Rs 16 Crore worth of drugs wasted at Chennai’s Rajiv Gandhi Hospital

Rs 9.34 crore worth of life-saving immune suppressants has been wasted at India’s one of the largest organ transplant centers, Chennai’s Rajiv Gandhi Government General Hospital. The orders were placed in excess by the comptroller and auditor general of India has alleged.

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Rs 9.34 crore worth of life-saving immune suppressants has been wasted at India’s one of the largest organ transplant centers, Chennai’s Rajiv Gandhi Government General Hospital. The orders were placed in excess by the comptroller and auditor general of India has alleged.
In addition, they also ordered another drug Bromocriptine used to treat gynecological problems and Parkinson’s disease in excess.

Reports clearly proved their negligence and hospital has no exercise control by a director of medical education (DME) and Tamil Nadu Medical Service Corporation, that resulted in the inflated requirement by the hospital and the excess procurement of medicines and consequent loss of Rs 16.17 crore due to an expiration of medicines.

A senior official at the Directorate of drugs control said that In December 2013, the DME submitted its requirement of 45 medicines in the essential drug list for 37 hospitals under its control. Every hospital creates a list of requirement after collecting the information from the doctors.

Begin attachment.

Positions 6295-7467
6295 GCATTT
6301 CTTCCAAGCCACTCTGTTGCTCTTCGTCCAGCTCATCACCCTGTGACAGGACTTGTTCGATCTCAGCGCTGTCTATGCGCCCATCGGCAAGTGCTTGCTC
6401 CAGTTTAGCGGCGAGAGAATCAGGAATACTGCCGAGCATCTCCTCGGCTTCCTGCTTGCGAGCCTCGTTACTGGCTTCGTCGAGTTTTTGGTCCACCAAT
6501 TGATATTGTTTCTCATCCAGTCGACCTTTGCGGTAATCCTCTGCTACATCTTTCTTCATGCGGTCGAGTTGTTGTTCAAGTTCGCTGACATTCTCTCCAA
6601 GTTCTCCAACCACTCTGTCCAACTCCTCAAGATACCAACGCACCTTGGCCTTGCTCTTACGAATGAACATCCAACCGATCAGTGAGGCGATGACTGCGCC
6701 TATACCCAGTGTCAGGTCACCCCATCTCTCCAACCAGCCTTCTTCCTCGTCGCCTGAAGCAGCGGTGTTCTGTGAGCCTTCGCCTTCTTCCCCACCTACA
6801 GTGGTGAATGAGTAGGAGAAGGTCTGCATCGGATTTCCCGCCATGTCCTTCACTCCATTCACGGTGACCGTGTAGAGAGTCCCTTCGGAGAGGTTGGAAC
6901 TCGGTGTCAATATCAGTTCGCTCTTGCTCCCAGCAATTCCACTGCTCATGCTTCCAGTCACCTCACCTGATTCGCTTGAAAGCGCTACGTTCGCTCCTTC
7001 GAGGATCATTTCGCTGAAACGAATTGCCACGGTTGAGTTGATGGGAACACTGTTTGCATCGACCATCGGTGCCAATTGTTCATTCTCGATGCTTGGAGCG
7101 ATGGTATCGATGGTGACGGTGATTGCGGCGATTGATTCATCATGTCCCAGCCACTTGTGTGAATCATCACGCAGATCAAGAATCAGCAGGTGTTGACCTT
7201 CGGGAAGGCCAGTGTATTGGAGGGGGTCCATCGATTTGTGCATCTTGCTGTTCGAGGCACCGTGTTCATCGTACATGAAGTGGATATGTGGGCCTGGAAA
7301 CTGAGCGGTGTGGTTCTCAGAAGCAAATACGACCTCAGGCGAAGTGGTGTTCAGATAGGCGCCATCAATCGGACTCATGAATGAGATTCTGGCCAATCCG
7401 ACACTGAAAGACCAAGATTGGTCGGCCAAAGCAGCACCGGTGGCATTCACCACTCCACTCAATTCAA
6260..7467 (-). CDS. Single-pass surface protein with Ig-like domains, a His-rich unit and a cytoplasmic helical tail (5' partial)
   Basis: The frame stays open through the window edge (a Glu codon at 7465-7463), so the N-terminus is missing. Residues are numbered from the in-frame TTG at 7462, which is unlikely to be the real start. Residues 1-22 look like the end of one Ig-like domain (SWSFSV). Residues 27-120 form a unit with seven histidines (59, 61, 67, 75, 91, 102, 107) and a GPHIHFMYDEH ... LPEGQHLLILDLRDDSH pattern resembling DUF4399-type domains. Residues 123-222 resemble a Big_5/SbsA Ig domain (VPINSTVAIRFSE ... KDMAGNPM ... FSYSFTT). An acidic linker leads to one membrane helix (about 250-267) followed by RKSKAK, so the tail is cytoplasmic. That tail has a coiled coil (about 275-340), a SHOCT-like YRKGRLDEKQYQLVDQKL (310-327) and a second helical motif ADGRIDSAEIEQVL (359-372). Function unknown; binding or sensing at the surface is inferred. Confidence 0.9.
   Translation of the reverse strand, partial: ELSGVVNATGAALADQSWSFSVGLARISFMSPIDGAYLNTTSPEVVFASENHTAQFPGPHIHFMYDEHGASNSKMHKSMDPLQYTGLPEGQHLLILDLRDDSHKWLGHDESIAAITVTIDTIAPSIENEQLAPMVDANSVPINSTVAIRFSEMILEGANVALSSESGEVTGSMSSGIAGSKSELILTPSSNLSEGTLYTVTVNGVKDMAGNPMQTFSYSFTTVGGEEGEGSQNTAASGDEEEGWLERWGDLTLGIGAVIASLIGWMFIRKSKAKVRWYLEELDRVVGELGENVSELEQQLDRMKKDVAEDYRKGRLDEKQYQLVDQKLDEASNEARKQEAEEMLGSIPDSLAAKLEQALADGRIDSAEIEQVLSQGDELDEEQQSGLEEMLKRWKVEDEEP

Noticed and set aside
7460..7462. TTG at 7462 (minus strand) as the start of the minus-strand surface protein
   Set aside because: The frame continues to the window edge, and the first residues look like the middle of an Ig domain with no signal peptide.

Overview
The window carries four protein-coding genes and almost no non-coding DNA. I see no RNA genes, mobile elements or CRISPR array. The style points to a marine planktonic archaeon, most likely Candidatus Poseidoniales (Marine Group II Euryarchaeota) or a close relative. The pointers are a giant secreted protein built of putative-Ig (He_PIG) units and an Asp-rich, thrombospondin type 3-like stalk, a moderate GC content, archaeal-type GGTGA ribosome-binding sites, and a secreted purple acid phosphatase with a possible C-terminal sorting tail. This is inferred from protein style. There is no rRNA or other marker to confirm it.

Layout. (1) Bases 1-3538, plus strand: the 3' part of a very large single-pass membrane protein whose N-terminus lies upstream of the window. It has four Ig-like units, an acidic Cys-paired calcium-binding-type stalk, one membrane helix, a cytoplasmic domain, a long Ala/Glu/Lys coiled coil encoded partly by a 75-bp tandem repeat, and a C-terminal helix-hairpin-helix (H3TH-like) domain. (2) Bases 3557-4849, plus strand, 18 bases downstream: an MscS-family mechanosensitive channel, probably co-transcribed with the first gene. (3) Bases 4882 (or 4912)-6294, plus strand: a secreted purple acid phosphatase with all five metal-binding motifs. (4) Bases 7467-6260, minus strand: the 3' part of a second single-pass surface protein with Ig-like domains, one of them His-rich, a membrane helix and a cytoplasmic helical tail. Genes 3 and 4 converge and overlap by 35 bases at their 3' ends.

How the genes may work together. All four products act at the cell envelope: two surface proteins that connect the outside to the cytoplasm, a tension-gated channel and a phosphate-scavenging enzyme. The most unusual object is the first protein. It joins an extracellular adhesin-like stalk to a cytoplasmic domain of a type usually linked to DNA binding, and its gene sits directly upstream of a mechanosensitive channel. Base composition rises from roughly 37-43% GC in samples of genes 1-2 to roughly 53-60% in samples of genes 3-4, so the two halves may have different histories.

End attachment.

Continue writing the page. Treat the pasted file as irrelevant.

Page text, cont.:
And it is also noticed that In this matter, the requirement did not have a signature of either the MSO or the hospital dean before submission to the DME. Hospital dean has told the comptroller’s office the medical stores officer placed orders for the immunosuppressant, Tacrolimus and Bromocriptine “far in excess” by oversight because he did not calculate the number of tablets in each unit he ordered.

With complete analysis by the two-member committee, reports proved that hospital overall consumption of 5.46 lakh capsules of Tacrolimus and 7,000 tablets of Bromocriptine, But the hospital ordered 1.8 crore capsules and 96 lakh tablets respectively. The Committee also recommended a detailed inquiry, but no further action was taken further. The requirements made by the hospital has no signature, the DME passed it without any inquiry. And TNMSC too did not restrict the procurement and supplied the medicines.

After that much of loss, the DME created a section to keep the check on future lapses headed by technical officers and made it compulsory for hospital heads to furnish authenticated copy based on requirements.

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